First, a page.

What’s in Your Pockets?

For the past several years, my husband has been telling our children a continuing story of the time he was two inches tall. The story, which still has not ended, unfolds in his childhood home, and it has taken him from the bathroom sink drain, to rides on a June bug, to close encounters with a pet hermit crab. We never know where he will end up when he finishes an installment of the story. But we always know how he will start. He asks the kids to remember and list what things he had in his pockets when the story last ended. These assets have ranged from a piece of string, to dust from butterfly wings to a piece of pencil eraser. They will shape where the story goes, as he uses his assets to contend with the situations he encounters.

This is a good process, and an underused one, for approaching education too. How do we acknowledge, appreciate and use the assets that learners bring with them to the program? I have seen so many educators look for and describe deficits — what people don’t know, can’t do — as the reason for a learning program. The training is solving a problem, and it is a short leap to seeing the learners themselves as problems to be solved.

When we look for and describe assets — what people do know and can do — we move from problem-solving to “possibility-creating,” an idea that is powerfully described in John McKnight and Peter Block’s book, The Abundant Community: Awakening the Power of Families and Neighborhoods.  McKnight and Block describe the exchange of gifts as one of the core abilities of thriving communities. By starting with an acknowledgement and appreciation of what our learners have “in their pockets,” we are creating the space for this exchange of diverse gifts in our learning communities.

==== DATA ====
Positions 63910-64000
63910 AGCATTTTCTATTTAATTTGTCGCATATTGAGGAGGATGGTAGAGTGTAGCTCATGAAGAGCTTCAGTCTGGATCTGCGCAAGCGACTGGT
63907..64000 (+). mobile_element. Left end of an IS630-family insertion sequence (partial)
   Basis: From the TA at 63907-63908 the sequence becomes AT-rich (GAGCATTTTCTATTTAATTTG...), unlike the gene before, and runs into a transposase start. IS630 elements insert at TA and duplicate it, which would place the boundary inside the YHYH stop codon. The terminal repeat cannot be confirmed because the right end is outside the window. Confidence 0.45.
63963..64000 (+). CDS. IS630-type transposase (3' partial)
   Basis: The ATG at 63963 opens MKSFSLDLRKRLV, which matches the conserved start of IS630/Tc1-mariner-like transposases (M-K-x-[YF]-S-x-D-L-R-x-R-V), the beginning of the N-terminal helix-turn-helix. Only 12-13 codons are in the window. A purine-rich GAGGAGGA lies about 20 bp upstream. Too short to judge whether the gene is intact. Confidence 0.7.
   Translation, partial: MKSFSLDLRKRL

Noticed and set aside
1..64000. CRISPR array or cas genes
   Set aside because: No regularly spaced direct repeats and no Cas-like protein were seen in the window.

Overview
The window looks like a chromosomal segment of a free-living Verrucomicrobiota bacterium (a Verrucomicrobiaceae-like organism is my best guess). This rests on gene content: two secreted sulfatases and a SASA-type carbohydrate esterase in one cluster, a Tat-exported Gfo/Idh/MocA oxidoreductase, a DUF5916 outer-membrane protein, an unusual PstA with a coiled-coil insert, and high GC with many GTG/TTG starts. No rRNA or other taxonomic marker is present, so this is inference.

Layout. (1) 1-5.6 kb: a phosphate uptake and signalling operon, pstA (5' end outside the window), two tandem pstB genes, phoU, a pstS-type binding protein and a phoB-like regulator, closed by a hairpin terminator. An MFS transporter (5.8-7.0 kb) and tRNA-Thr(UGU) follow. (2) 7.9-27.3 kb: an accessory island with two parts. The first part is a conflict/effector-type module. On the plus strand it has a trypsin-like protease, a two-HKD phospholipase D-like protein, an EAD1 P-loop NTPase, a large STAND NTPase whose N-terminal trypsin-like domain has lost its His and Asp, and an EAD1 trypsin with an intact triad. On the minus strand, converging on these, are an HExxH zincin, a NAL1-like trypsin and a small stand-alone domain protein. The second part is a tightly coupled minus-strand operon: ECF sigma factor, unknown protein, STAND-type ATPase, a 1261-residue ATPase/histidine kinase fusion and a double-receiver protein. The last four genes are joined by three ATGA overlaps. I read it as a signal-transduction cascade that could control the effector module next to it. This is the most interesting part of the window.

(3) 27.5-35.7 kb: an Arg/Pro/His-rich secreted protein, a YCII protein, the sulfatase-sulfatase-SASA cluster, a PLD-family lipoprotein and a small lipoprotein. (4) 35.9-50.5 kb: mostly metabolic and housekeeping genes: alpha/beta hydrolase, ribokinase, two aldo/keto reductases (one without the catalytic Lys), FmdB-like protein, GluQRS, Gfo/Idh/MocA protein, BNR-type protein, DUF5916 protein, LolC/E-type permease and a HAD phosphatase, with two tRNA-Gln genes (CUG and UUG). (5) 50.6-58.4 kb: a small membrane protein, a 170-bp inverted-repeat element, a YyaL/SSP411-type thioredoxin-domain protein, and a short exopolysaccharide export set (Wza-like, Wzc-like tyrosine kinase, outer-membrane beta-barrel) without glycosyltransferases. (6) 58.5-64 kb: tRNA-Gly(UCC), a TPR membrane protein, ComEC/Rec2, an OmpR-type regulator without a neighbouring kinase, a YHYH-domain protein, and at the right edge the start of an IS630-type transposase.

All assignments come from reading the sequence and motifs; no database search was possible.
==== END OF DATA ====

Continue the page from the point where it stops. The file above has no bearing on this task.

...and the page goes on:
Guest Contributor Christine Little brings 15 years of experience in international organizational development, working with organizations on managing change and developing learning programs that work across cultures and across complex organizational structures. She has worked directly in 18 countries on five continents developing training, capacity building programs, strategy setting and change management processes at the community, national and international levels. Since being introduced to Dialogue Education™ in 2000, she has applied the principles and practices to the design of curricula, meetings, conferences and planning sessions discovering its relevance across many cultures, and for a variety of organizational processes beyond training. Christine lives in San Jose, Costa Rica with her husband Steve, and her two children, Jordan, 14, and Max, 11.